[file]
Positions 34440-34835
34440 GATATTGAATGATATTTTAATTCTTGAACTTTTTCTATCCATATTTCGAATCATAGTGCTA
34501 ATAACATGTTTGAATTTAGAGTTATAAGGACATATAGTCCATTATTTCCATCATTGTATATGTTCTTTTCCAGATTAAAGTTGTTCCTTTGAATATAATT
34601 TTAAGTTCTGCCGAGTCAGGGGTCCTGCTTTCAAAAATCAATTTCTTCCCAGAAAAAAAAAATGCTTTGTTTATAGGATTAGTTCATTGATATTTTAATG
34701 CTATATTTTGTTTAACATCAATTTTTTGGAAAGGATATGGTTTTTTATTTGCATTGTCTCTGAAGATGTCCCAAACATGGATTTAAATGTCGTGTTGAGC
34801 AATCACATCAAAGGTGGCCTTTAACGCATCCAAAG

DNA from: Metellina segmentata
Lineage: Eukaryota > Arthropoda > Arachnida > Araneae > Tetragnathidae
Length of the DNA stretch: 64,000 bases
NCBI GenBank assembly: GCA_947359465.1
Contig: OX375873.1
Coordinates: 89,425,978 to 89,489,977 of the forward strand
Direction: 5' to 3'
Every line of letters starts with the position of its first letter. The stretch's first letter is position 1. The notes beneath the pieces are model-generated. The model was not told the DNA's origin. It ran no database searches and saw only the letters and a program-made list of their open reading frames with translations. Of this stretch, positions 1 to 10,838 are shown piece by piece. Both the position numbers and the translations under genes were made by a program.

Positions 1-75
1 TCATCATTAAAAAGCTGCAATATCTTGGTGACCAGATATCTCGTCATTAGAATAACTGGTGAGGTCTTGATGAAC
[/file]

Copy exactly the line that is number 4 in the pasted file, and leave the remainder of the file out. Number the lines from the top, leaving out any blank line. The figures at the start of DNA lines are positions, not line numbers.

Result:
34601 TTAAGTTCTGCCGAGTCAGGGGTCCTGCTTTCAAAAATCAATTTCTTCCCAGAAAAAAAAAATGCTTTGTTTATAGGATTAGTTCATTGATATTTTAATG